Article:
A320, vicinity Karachi Pakistan, 2020

A320, vicinity Karachi Pakistan, 2020


On 22 May 2020, an Airbus A320 made an extremely high speed unstabilised ILS approach to runway 25L at Karachi and did not extend the landing gear for touchdown. It continued along the runway resting on both engines before getting airborne again with the crew announcing their intention to make another approach. Unfortunately, both engines failed due to the damage sustained and the aircraft crashed in a residential area near the airport and was destroyed by impact forces and a post-crash fire. 97 of the 99 occupants died and four persons on the ground were injured with one subsequently dying.

Event Details
Event Type
Flight Conditions
Flight Details
Type of Flight
Public Transport (Passenger)
Take-off Commenced
Flight Airborne
Flight Completed
Phase of Flight
Missed Approach
Location - Airport
Approach not stabilised, Inadequate Aircraft Operator Procedures, Ineffective Regulatory Oversight
Post Crash Fire
Authority Gradient, Inappropriate crew response - skills deficiency, Inappropriate crew response (automatics), Ineffective Monitoring, Manual Handling, Plan Continuation Bias, Procedural non compliance, Stress, Dual Sidestick Input, Ineffective Monitoring - SIC as PF, AP/FD and/or ATHR status awareness
AP Status Awareness, Loss of Engine Power, Aircraft Flight Path Control Error, Hard landing, Collision Damage, Incorrect Aircraft Configuration, Aerodynamic Stall
MAYDAY declaration
Damage or injury
Aircraft damage
Hull loss
Non-aircraft damage
Non-occupant Casualties
Number of Non-occupant Fatalities
Occupant Fatalities
Most or all occupants
Number of Occupant Fatalities
Off Airport Landing
Causal Factor Group(s)
Aircraft Operation
Air Traffic Management
Safety Recommendation(s)
Aircraft Operation
Air Traffic Management
Airport Management
Investigation Type


On 22 May 2020, an Airbus A320 (AP-BLD) being operated by Pakistan International Airlines on scheduled domestic passenger flight from Lahore to Karachi as PK 8303 touched down on runway 25L at destination in day VMC without the landing gear down. It continued along the runway resting on its engines for almost 700 metres before taking off again but both successively failed soon afterwards due to loss of engine oil and lubrication and when control was lost the aircraft crashed into a residential district approximately 1340 metres from the runway 25L threshold and was destroyed. Only two of the 91 passengers survived and all eight crew were also killed. Four people on the ground were injured, one of which subsequently died. Considerable structural and fire damage occurred where the aircraft crashed.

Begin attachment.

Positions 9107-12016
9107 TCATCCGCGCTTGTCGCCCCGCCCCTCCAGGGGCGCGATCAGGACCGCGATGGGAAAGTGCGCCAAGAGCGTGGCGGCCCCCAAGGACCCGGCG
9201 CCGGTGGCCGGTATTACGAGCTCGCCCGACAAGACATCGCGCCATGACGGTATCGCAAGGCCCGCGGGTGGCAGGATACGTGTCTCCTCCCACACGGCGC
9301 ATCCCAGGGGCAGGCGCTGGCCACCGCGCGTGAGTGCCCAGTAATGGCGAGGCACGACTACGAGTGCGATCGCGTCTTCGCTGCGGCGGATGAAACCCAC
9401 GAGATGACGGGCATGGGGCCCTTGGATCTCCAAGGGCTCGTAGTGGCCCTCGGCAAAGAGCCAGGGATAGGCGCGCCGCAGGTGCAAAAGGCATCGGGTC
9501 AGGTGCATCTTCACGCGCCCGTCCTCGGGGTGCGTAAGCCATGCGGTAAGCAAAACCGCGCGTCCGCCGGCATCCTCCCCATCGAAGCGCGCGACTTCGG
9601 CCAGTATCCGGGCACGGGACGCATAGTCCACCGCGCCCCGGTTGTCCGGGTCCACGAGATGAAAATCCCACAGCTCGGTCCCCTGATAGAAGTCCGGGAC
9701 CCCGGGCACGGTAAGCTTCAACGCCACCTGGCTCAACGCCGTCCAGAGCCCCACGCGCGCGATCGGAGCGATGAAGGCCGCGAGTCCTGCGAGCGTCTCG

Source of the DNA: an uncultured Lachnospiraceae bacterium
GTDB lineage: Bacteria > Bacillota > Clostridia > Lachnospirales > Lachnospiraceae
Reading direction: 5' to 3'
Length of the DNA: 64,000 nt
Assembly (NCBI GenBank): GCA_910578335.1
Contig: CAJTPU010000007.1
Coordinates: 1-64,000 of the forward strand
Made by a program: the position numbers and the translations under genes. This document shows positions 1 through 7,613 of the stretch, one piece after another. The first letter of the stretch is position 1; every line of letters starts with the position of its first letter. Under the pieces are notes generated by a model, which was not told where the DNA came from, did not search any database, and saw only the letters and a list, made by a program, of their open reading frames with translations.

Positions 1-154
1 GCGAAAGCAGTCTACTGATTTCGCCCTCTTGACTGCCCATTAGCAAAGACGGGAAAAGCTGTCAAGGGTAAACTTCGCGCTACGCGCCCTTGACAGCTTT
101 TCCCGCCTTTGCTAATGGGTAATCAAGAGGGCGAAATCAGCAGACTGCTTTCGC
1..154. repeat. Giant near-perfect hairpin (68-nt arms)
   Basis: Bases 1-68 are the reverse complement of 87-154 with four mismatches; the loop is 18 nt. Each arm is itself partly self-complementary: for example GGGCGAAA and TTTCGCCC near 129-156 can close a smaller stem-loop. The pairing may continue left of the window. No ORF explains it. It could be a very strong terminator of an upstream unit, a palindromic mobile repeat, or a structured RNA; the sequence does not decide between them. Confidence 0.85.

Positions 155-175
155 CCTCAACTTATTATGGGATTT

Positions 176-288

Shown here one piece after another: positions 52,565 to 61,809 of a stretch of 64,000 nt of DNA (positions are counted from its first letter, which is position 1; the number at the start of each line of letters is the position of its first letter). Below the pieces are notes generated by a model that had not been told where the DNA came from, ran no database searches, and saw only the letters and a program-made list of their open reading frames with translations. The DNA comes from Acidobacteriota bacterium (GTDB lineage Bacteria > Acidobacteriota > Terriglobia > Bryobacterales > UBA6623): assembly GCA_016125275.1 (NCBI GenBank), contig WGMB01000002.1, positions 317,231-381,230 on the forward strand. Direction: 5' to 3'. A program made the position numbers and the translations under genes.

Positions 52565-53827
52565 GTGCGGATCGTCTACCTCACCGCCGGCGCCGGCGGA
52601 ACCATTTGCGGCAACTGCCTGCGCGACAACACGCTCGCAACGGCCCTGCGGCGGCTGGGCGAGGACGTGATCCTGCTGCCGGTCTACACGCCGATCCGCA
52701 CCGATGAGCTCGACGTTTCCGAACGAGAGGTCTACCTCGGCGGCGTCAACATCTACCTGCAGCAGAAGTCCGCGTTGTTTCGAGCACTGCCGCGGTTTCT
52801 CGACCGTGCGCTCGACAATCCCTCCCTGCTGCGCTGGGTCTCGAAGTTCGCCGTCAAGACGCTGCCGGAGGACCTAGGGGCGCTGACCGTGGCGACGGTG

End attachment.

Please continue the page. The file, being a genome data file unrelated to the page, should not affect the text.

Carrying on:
An Investigation was carried out by the Pakistan Aircraft Accident Investigation Board (AAIB). Clearance of wreckage from the crash site prioritised successful recovery of the DFDR and CVR which was achieved and relevant data was successfully downloaded from both recorders by the French BEA. The DFDR recording ceased when both engine AC generators ceased to function but after a short gap whilst automatic RAT deployment occurred, CVR recording continued. ATC voice and radar recordings were the also available as were relevant CCTV recordings. Using these sources, it was possible to reconstruct the flight path with timings accurate to +/- 2 seconds. A Preliminary Report detailing early work of the Investigation was published on 24 June 2020.

The 58 year-old Captain had been employed by the airline for 33 years and had a total of 17,252 hours flying experience of which 4,783 were on type, all in command which he had first gained on the ATR42/72 turboprop fleet five years prior to the accident after 10,208 hours as a First Officer on the Fokker F27, Boeing 737, Airbus A310, and Boeing 777. The 33 year-old First Officer had been employed by the airline for 10 years and had a total of 2,291 hours flying experience of which 1,504 hours were on type after earlier time on the ATR42/72. It was established that a 2019 check of both pilot’s licences had found they had been correctly issued and maintained. The 34 year old APP controller had first qualified as a TWR controller 9 years previously and had one year’s experience in the APP position and the 28 year-old TWR controller had two years' experience as a TWR controller.

What Happened

The prevailing weather conditions were noted as having been good throughout the flight which, with the First Officer acting as PF, was uneventful until the descent to Karachi was taking place. Karachi Control cleared the flight for the NH 2A STAR and advised that an ILS approach to runway 25L could be expected. A descent from FL340 was not requested until almost an hour later and when it was, the previous SID clearance was replaced by descent to FL100 and a direct routing to the waypoint MAKLI which is 15.3 nm from the runway 25L threshold close to the SABEN waypoint (see the procedure chart below) which is 11.4 nm from the runway 25L threshold and on the ILS LOC. Descent to FL050 was subsequently given and the AP remained engaged. 


The Runway 25L ILS procedure. [Reproduced from the Official Report]

Seven and a half minutes after beginning the descent, Karachi Control instructed the flight to change to Karachi APP but despite several calls and a relay attempt, no response was received. The APP controller also called the flight on the APP frequency but got no response either. Only after three calls on 121.5 was a response received and the transfer to the APP frequency made where descent clearance to 3,000 feet QNH was given and the ILS 25L approach approved.